That still surrounds the England of the Tory,

Come only to the rather tame conclusion

That no man by himself has lifeís solution.


The boat has brought me to the landing-stage,

    Up the long estuary of mud and sedges;

The line I travel has the English gauge;

    The engineís shadow vaults the little ledges;

    And summerís done. I sign the usual pledges

To be a better poet, better man;

Iíll really do it this time if I can.

The part can stand as symbol for the whole:

    So ruminating in these last few weeks,  

I see the map of all my youth unroll,

    The mental mountains and the psychic creeks,

    The towns of which the master never speaks,

The various parishes and what they voted for,

The colonies, their size, and what theyíre noted for.


My passport says Iím five feet and eleven,

    With hazel eyes and fair (itís tow-like) hair,

That I was born in York in 1907,

    With no distinctive markings anywhere.

    Which isnít quite correct. Conspicuous there

On my right cheek appears a large brown mole,

I think I donít dislike it on the whole.


Father and Mother each was one of seven,

    Though one died young and one was nor all there;

Their fathers both went suddenly to Heaven

    While they were still quite small and left them here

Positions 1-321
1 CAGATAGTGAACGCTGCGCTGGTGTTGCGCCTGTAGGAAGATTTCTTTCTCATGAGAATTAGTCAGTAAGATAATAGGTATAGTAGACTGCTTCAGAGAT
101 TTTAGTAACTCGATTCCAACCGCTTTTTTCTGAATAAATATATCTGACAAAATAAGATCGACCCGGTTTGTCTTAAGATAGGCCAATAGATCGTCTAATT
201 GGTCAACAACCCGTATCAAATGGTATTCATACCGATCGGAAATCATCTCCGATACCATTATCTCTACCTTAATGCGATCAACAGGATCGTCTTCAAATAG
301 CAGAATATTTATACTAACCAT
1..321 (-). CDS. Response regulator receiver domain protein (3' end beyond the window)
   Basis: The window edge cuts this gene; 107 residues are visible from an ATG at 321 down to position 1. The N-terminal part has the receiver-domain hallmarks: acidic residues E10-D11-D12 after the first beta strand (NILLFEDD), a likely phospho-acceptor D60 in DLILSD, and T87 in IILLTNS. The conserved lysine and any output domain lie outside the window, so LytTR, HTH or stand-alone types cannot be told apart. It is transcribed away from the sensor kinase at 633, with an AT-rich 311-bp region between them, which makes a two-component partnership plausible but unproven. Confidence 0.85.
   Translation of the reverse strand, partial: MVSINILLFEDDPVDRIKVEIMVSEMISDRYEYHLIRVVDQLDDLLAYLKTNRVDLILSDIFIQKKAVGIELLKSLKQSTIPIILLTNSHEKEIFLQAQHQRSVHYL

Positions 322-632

To work on hearth with little cash no spare;

A nurse, a rising medico, at Bartís

Both felt the pangs of Cupidís naughty darts.


In pleasures of the mind they both delighted;

    The library in the study was enough

To make a better boy than me short-sighted;

    Our old cook Ada surely knew her stuff;

    My elder brothers did not treat me rough;

We lived at Solihull, a village then;

Those at the gasworks were my favourite men.


With northern myths my little brain was laden,

    With deeds of Thor and Loki and such scenes;

My favourite tale was Andersonís Ice Maiden; .

    But better far than any kings or queens  

    I liked to see and know about machines:

And from my sixth until my sixteenth year 

I thought myself a mining engineer.


I must admit that I was most precocious

    (Precocious children rarely grow up good).

My aunts and uncles thought me quite atrocious

    For using words more adult than I should;

    My first remark at school did all it could

To shake a matronís monumental poise; Ď 

I like to see the various types of boys.í


The way in which we really were affected